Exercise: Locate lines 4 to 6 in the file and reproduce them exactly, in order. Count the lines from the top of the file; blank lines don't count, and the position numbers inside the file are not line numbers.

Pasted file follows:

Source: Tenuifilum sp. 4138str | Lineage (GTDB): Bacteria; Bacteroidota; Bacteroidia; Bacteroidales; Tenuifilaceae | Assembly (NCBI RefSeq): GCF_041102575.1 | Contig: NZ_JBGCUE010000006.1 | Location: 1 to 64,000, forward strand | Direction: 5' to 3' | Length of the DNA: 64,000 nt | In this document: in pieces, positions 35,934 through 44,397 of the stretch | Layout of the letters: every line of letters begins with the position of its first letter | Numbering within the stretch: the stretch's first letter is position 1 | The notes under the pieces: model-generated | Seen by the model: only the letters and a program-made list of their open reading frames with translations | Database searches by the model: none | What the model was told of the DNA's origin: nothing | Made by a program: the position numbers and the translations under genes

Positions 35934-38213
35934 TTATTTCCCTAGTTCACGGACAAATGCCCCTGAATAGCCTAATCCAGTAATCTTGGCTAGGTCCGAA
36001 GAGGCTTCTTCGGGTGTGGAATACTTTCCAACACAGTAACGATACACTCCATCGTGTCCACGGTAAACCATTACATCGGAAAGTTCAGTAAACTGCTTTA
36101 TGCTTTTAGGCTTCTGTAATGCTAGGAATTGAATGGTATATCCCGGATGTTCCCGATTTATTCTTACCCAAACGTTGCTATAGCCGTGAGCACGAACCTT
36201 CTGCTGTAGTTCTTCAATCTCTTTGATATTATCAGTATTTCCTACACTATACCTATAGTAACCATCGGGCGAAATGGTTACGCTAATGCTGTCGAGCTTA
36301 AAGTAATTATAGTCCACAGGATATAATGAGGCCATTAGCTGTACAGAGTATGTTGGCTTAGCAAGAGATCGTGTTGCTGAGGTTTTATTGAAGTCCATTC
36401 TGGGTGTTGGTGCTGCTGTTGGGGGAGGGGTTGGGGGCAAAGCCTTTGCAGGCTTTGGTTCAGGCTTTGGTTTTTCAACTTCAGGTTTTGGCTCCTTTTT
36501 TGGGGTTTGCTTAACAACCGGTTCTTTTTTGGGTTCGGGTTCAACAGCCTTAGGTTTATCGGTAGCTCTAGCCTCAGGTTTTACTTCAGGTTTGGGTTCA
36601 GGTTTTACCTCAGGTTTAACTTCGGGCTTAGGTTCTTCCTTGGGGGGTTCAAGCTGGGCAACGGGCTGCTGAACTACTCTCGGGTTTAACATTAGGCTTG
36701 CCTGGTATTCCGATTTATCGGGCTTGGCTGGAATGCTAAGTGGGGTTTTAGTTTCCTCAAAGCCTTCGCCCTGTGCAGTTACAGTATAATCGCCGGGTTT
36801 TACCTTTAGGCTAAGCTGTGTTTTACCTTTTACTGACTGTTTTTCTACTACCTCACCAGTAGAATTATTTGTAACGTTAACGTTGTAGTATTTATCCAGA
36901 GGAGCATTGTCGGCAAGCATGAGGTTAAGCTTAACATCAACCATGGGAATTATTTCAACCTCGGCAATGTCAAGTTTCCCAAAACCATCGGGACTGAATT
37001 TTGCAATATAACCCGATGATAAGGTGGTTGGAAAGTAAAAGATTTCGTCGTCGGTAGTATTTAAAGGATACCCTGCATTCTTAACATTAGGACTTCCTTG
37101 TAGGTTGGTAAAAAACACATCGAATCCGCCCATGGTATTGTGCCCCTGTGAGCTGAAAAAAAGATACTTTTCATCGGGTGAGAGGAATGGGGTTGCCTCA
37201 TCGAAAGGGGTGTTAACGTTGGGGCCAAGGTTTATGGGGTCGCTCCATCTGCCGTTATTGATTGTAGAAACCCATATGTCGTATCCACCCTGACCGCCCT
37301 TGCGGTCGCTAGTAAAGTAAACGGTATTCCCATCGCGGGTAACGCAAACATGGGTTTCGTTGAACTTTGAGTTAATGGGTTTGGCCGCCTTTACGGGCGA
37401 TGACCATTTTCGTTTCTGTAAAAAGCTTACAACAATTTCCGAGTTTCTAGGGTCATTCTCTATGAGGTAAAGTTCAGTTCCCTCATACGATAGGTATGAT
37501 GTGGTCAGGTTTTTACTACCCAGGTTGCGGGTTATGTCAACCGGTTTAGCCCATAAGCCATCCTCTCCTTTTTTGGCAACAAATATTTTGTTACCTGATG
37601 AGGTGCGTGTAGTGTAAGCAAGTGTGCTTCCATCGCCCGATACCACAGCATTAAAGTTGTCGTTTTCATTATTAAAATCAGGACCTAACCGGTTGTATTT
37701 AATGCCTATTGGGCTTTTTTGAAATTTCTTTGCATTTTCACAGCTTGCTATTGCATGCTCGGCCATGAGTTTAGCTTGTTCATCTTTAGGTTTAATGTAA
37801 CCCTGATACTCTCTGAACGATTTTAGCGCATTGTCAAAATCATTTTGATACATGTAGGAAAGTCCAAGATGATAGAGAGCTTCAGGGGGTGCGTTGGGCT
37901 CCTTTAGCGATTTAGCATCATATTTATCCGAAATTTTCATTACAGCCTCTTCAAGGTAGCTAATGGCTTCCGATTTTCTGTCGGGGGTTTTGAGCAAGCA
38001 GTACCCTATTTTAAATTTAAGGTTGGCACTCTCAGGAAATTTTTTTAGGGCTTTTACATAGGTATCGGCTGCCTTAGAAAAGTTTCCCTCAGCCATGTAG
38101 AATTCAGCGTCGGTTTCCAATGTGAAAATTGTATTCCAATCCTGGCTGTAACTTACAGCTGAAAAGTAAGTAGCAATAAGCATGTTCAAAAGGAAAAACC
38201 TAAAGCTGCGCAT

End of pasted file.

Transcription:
36001 GAGGCTTCTTCGGGTGTGGAATACTTTCCAACACAGTAACGATACACTCCATCGTGTCCACGGTAAACCATTACATCGGAAAGTTCAGTAAACTGCTTTA
36101 TGCTTTTAGGCTTCTGTAATGCTAGGAATTGAATGGTATATCCCGGATGTTCCCGATTTATTCTTACCCAAACGTTGCTATAGCCGTGAGCACGAACCTT
36201 CTGCTGTAGTTCTTCAATCTCTTTGATATTATCAGTATTTCCTACACTATACCTATAGTAACCATCGGGCGAAATGGTTACGCTAATGCTGTCGAGCTTA